Today we’re going to break with On Our Radar tradition a bit by bringing you a double shot, the thinking being that if Dominique Fricot is going to go above and beyond in front of the camera, he deserved to be recognized for his efforts.
The Vancouver singer-songwriter was busy as he geared up for the release of his new album, Deserts, which arrived on both the interweb and finer-brick-and mortar record stores on March 23.
First came “Help Is Needed”, the video for which kind of blew our minds in February for its ambitiousness. Forget sitting in a forest clearing or setting up in a 911 call centre, Fricot goes full-on epic with a treatment that suggests, in no particular order, Saving Private Ryan, Full Metal Jacket, and the first 10 minutes of the nightly news.
Clad in military fatigues and carrying a machine gun he looks like he’d rather die than use, he starts out hunkered down by a chainlink fence as mortar fire turns the landscape around him into a smoke-filled hell.
The first great thing about the video is that it doesn’t cheap out; you can almost smell the flying dirt, and taste the fear as machine guns spit and blaze from the far-off trees. Just as admirable is the way that Fricot subtly suggests there’s a better way, singing “People I dare you—drop your guns, drop your borders” over reverb-bathed percussion and chillwave keyboards. Think of it as finding something beautiful in the darkness, the underlying message being that sometimes you have to fight your way through hell, even if only metaphorically.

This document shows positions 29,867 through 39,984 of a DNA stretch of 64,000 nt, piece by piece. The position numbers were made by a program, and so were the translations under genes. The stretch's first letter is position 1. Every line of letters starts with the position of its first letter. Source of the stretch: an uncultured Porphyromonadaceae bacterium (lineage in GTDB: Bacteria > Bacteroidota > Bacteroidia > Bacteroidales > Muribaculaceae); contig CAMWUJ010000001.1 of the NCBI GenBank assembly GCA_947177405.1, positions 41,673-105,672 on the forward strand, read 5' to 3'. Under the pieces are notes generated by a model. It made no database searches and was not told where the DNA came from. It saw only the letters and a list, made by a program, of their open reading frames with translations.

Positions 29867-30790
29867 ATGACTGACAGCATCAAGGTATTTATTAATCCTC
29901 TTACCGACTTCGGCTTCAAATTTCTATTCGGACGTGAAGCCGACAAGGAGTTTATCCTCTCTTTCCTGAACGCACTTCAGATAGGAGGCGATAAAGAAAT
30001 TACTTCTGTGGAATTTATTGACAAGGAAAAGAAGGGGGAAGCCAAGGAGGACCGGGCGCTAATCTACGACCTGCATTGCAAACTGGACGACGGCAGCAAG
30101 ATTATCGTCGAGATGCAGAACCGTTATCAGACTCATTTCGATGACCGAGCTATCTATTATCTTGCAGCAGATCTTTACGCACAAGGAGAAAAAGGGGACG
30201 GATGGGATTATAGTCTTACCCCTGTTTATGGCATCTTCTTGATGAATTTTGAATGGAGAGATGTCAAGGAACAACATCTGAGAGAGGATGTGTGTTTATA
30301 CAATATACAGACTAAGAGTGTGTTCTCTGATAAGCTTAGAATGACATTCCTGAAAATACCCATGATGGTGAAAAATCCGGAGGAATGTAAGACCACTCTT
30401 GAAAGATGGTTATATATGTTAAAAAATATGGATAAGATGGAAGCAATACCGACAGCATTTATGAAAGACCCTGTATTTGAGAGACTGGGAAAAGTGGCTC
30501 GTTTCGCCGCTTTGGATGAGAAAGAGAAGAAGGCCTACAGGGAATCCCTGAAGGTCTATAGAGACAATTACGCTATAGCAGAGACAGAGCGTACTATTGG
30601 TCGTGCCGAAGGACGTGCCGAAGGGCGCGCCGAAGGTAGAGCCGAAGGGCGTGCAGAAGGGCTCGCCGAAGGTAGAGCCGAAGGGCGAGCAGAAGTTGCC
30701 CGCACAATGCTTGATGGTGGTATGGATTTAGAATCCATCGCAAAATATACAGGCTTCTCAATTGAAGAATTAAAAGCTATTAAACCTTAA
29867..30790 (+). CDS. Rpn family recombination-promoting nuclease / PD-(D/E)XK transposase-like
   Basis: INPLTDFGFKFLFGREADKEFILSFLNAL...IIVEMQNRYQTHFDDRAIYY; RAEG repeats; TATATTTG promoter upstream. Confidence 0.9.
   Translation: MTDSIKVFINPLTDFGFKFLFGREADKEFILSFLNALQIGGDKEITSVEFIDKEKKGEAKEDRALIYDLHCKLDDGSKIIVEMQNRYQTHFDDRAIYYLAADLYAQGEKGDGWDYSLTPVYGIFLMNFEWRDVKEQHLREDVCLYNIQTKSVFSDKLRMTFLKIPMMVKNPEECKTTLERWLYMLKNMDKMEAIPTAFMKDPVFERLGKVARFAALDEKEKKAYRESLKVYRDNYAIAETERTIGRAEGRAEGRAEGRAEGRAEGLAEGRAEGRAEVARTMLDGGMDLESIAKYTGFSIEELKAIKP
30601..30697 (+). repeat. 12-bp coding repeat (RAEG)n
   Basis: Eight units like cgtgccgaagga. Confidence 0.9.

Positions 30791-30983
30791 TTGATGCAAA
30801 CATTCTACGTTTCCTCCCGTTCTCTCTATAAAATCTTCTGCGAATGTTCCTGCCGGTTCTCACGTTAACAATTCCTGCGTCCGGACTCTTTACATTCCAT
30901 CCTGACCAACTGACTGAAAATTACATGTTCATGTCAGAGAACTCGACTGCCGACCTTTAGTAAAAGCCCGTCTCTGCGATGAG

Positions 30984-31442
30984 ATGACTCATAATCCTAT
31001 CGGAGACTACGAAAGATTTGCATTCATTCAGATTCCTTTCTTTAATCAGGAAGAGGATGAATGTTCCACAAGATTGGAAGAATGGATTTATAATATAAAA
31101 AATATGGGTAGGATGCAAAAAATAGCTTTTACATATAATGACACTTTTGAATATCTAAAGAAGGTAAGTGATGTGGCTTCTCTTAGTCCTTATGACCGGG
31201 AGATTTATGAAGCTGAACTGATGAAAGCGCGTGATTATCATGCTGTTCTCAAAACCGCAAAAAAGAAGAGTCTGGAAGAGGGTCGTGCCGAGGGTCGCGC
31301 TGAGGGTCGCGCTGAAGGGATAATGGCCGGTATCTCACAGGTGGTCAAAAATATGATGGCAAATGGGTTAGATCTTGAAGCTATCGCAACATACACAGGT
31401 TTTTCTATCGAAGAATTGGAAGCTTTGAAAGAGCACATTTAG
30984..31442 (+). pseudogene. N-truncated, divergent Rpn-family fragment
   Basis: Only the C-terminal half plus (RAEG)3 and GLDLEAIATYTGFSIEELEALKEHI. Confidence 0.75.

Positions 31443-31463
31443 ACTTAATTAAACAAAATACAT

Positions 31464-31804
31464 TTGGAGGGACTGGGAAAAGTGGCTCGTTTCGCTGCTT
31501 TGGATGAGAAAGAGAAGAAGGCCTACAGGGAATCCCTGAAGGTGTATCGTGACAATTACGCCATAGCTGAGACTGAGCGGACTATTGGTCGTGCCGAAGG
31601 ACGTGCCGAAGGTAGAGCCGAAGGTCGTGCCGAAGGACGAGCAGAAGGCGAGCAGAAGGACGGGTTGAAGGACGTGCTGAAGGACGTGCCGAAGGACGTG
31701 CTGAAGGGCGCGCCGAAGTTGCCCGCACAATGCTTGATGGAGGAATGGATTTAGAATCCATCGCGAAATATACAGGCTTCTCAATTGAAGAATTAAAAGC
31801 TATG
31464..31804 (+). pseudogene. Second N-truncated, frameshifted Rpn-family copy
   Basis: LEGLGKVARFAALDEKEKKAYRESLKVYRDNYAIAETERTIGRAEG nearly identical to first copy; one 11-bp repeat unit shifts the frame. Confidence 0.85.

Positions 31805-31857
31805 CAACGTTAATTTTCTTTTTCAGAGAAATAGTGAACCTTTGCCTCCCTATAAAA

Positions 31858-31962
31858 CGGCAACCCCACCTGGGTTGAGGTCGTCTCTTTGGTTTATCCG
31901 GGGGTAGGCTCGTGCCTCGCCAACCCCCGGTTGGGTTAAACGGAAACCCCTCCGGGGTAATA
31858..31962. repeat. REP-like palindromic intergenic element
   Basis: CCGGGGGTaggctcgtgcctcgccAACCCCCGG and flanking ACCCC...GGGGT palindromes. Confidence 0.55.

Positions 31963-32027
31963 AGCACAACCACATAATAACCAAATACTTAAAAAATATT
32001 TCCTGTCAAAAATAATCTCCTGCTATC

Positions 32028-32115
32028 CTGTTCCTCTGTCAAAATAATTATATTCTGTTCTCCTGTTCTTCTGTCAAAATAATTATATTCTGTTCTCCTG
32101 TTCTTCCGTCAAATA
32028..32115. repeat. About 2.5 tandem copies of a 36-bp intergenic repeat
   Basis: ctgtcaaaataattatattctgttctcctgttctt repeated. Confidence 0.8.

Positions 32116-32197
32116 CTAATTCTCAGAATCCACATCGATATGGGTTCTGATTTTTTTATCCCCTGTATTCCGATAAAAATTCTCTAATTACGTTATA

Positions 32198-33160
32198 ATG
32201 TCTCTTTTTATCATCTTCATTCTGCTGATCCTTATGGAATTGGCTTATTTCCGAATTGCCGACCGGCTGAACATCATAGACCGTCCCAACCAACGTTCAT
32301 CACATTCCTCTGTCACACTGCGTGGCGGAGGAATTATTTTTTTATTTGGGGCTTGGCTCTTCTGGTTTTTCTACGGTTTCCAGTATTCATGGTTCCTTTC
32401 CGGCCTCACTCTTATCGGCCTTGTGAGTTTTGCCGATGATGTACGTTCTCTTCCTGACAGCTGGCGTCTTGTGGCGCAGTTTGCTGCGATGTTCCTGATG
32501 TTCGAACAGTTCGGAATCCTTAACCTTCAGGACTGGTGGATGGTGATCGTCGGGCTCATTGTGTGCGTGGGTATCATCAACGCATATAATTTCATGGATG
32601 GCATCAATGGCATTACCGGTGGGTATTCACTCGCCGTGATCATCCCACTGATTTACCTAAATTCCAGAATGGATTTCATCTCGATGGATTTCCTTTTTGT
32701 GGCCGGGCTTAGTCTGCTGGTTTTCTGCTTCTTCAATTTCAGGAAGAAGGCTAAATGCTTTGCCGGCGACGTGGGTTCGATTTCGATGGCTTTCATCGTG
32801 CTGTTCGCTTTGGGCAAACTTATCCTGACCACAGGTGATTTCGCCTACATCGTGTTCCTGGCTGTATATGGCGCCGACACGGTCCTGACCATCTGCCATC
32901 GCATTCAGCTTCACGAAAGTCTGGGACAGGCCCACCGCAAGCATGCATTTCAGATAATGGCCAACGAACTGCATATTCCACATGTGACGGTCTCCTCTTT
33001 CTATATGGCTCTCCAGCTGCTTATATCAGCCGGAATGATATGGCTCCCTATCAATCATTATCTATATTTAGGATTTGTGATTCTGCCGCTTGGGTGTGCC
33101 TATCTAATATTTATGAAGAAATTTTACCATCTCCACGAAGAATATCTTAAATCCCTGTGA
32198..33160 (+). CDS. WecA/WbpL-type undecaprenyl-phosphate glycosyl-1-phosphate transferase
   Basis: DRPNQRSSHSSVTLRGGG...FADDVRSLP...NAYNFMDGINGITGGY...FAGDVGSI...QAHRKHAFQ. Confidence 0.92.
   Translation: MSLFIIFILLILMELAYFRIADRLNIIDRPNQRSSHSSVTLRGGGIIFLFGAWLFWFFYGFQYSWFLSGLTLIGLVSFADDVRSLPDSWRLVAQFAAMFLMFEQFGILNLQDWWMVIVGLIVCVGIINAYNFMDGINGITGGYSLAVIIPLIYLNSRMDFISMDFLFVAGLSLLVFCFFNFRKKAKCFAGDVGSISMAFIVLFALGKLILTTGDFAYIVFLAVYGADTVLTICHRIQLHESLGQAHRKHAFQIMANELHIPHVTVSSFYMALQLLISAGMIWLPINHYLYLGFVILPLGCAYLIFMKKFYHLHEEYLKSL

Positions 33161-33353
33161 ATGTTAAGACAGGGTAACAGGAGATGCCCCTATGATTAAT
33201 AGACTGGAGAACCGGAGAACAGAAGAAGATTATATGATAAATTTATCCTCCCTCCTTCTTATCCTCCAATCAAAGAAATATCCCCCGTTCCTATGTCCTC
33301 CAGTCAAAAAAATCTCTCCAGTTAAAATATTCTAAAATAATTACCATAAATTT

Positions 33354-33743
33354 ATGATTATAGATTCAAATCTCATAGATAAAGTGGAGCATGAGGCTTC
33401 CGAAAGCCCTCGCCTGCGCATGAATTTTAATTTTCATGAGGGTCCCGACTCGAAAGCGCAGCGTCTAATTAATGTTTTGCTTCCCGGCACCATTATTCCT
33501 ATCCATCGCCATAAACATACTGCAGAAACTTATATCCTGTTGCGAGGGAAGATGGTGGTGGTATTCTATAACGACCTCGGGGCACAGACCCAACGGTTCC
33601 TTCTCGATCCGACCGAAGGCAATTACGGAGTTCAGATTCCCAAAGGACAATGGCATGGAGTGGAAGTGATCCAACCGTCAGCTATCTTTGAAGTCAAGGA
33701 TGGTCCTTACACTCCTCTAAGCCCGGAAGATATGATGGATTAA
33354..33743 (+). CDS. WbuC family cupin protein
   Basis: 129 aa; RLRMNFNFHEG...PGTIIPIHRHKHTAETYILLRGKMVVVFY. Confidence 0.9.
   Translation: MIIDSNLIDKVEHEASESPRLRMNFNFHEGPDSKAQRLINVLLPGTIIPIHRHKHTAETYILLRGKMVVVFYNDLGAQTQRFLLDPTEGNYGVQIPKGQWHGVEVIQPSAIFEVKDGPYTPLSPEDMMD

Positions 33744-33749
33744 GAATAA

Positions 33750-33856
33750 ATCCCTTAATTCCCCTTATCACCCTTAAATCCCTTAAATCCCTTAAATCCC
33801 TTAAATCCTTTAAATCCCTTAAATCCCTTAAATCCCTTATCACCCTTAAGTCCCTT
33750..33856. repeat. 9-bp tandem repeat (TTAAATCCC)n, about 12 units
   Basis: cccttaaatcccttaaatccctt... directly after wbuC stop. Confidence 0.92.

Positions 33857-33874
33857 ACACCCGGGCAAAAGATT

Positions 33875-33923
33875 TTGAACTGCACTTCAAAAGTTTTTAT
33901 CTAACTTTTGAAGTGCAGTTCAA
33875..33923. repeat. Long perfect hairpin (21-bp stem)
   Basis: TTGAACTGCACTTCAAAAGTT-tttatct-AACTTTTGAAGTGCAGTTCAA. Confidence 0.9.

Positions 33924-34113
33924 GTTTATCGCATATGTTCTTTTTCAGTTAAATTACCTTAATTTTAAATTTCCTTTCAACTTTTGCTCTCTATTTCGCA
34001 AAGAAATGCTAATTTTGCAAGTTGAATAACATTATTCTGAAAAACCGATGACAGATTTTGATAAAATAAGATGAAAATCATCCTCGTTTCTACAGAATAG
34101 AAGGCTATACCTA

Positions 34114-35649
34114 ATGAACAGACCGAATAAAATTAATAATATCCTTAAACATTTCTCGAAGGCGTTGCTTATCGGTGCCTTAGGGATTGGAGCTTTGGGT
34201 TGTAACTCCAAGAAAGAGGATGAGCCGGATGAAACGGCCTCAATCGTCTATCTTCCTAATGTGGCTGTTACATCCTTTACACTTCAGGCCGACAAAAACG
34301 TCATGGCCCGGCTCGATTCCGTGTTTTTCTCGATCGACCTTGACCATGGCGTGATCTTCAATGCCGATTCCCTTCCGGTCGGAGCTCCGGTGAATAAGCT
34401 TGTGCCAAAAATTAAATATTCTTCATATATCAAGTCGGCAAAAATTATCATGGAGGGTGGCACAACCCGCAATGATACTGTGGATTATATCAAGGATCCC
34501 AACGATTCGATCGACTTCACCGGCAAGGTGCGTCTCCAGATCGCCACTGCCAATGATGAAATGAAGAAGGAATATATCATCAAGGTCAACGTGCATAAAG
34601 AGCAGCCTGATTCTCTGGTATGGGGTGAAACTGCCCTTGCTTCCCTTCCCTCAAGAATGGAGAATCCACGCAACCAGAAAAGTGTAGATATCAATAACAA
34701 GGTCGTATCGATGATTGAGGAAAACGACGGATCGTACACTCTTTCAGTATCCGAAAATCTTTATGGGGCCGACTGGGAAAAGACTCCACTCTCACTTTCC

In the just-released, wonderfully meditative “Echoes”, the message is seemingly that happiness is all relative. The video takes us to Kathmandu, Nepal, where two kids make their own fun by dipping their feet in water vats, climbing walls made of loose bricks, and generally amuse themselves in a way that doesn’t involve staring at an iPhone or playing an Xbox for hours.
Those looking for a lesson that will stick long after the clip is over can proceed directly to 3:25 mark. As “Echoes” briefly fades out, Kid 1—having successfully used an abandoned tire as a trampoline to execute an impressive mid-air flip—pushes Kid 2 to step up and give it a go. His message? That would be “Even if you fall, you will learn.”
No matter what shit you've got going on, step back and think about the reality that you won’t get a better piece of advice this year.